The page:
Broomfield, CO May 21, 2003 Corporate Express this week reported that online sales are now accounting for more than 50 percent of its average daily office products sales as the company's investments in both front-end e-commerce and back-end fulfillment and logistics technologies appears to be paying off.
The company said that since the re-launch of its online procurement system, E- Way, in August 2002, Corporate Express has seen a significant increase in the adoption of its e-commerce systems. Much of the growth in online sales has come as customers have replaced phone and fax as their principal means of placing orders.
Wayne Aiello, vice president of e-business services for Corporate Express, noted that many of Corporate Express' larger customers have already invested in e-procurement solutions and are themselves looking to drive increasing purchasing volumes through those systems. "They're trying to maximize their [return on investment] and get as many vendors as they can on the system," he said.
Corporate Express' e-commerce solutions include integration with its customers' e-procurement systems using electronic data interchange (EDI) or XML. The company said that to date it has integrated with more than 750 customer e-procurement systems, including Ariba, Commerce One, SAP, Oracle, PeopleSoft and IBM Global Purchasing, as well as numerous marketplaces providing office products. With a relatively short implementation to do the integration between Corporate Express and a customer's e-procurement system 20 days on average, according to Aiello moving office supplies ordering online can offer a quick hit to obtain the process savings that electronic purchasing promises.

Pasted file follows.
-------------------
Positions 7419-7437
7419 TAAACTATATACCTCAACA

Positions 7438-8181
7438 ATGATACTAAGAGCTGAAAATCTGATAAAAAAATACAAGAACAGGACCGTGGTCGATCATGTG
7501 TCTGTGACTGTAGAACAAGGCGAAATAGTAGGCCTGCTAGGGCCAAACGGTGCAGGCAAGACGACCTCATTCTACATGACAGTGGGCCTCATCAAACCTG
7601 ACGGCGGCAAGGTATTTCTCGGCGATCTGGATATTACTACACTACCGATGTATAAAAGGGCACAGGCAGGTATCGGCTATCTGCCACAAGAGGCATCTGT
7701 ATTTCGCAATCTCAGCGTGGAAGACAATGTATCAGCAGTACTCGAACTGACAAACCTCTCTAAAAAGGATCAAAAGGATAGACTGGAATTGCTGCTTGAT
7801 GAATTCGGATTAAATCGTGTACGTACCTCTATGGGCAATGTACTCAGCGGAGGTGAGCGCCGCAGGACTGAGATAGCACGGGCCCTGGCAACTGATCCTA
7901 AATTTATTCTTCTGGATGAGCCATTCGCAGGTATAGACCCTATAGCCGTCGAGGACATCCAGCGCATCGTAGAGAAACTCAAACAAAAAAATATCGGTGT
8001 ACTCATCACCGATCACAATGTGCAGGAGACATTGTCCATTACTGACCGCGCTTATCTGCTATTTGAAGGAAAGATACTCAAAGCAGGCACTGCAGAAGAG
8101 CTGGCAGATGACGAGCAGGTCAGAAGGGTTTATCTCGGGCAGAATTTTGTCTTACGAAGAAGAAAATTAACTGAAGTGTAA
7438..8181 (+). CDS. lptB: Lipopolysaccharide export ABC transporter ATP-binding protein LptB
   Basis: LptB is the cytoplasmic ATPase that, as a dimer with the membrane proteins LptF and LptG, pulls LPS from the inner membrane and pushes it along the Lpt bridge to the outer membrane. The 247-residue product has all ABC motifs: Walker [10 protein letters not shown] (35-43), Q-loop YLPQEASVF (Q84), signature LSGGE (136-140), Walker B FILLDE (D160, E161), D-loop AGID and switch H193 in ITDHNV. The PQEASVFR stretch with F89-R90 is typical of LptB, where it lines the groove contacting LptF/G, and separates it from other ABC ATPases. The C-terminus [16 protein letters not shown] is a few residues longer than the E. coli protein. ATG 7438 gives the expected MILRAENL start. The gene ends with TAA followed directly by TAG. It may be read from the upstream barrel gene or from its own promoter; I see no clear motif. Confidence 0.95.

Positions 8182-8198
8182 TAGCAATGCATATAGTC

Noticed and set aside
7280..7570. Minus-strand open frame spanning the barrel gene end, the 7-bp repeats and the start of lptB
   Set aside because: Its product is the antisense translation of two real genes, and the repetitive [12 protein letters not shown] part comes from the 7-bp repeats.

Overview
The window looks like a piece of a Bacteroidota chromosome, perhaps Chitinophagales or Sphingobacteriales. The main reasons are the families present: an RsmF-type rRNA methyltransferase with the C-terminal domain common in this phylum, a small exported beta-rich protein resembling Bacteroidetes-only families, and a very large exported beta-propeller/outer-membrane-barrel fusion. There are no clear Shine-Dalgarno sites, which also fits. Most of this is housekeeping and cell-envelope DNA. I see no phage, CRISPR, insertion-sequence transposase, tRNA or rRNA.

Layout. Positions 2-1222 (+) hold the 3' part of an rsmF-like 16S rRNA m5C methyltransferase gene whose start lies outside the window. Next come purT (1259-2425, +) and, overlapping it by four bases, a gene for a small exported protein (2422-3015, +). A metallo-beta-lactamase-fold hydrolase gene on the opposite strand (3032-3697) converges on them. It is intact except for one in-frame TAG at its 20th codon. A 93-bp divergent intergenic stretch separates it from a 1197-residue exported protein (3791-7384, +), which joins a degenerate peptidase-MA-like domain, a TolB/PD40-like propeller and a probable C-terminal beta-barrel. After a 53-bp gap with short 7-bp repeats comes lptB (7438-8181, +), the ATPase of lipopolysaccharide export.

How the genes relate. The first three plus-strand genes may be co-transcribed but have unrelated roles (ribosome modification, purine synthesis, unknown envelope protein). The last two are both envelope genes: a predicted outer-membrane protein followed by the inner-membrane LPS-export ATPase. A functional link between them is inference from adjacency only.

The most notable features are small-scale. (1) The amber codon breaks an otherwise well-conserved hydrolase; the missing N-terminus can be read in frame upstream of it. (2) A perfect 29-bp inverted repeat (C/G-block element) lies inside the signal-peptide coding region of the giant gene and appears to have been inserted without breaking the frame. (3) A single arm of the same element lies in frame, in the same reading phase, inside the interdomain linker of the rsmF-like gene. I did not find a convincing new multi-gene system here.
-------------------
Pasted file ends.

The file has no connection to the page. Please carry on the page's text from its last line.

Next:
On the other hand, smaller companies can use the Corporate Express Web site for placing orders online and yet still maintain much of the functionality available through e-procurement systems, such as the ability to route orders for approval, block purchases of certain products, do budgeting online and check inventory on items.
Aiello said that Corporate Express has put together an educational program to ensure that these smaller customers are aware of the functionality available to them through the site, in addition to the company's marketing and education efforts intended to drive adoption among employees of larger companies.
Industry analysts such as Aberdeen Group have pointed out that e-procurement and online purchasing can provide customers with such benefits as reduced process costs, lower prices, foreshortened purchasing cycles, less maverick spending and lower inventories of indirect materials. Aiello said that typically Corporate Express is seeing its larger customers looking to gain better control over their spend and to cut down their process costs, while smaller customers are more interested in gaining access to more information as they make their purchasing decisions.